80-conductor IDE cables with UDMA-33 devices

Is there any advantage or disadvantage to using 80-conductor cables with UDMA-33 devices (for example a DVD-ROM and a CD-RW both on secondary IDE channel and both support UDMA-33)?

I realize that it isn’t necessary to use 80-conductor cables unless you’re using UDMA-66 or faster devices, but I was just curious as to what effect it might have.

No it will not hurt anything.

Quick lesson in “wire science” when wires that are laid next to each other transfer date/electricity they get “cross talk” actually it creates a electro-magnetic field. This will create errors in data transfer.

So they inserted a “dummy” wire that was just grounded out. This neutral wire would buffer out cross talk by absorbing the noise.

Here is an exerpt from www.HowStuffWorks.com

Ultra DMA increased the DMA transfer rate from ATA-2’s 16.67 MB/sec to 33.33 MB/sec. In addition to the existing cable that uses 40 pins and 40 conductors (wires), this version introduces a cable that has 80 conductors. The other 40 conductors are ground wires interspersed between the standard 40 conductors to improve signal quality. ATA-4 is also known as Ultra DMA, Ultra ATA and Ultra ATA/33.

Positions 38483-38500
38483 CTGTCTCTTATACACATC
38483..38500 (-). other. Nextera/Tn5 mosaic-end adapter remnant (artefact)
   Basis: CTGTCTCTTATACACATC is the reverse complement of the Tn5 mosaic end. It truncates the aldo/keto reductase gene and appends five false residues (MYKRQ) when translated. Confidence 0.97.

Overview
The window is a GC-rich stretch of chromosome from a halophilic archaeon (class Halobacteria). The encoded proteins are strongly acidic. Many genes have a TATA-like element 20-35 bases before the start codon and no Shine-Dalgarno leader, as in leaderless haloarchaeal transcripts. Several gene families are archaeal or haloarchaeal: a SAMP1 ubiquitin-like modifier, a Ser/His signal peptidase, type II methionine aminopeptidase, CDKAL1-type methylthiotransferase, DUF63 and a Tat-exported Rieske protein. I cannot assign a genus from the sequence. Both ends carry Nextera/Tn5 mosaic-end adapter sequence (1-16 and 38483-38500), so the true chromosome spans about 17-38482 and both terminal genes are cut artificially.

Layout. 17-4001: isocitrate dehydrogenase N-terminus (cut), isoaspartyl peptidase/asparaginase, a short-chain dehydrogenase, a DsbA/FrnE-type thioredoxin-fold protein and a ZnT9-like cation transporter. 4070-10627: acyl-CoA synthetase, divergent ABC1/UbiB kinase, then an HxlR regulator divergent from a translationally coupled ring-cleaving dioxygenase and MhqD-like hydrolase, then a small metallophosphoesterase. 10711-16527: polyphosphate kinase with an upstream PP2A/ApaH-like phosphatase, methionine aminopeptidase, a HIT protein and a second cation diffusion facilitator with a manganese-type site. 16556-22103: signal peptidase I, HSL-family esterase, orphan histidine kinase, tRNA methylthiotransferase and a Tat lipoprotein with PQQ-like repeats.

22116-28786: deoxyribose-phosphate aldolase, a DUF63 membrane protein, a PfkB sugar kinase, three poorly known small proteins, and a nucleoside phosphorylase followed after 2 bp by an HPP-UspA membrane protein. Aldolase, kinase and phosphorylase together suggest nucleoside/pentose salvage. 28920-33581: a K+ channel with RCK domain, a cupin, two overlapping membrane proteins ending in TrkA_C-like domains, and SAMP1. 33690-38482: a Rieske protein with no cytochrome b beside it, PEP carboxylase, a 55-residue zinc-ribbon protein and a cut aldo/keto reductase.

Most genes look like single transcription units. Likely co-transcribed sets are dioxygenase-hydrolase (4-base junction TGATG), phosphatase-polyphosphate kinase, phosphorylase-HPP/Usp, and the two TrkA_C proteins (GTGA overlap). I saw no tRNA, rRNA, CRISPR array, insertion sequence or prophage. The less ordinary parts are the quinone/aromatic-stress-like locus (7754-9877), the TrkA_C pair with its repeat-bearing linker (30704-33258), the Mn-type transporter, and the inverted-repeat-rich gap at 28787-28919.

ATA-5: The major update in ATA-5 is auto detection of which cable is used: the 40-conductor or 80-conductor version. Ultra DMA is increased to 66.67 MB/sec with the use of the 80-conductor cable. ATA-5 is also called Ultra ATA/66.

So in short: No it won’t hurt anything, if anything it could improve performance. But I doubt it.


It doesn’t hurt, theoreticly it might boost performance. The signal will be cleaner anyway.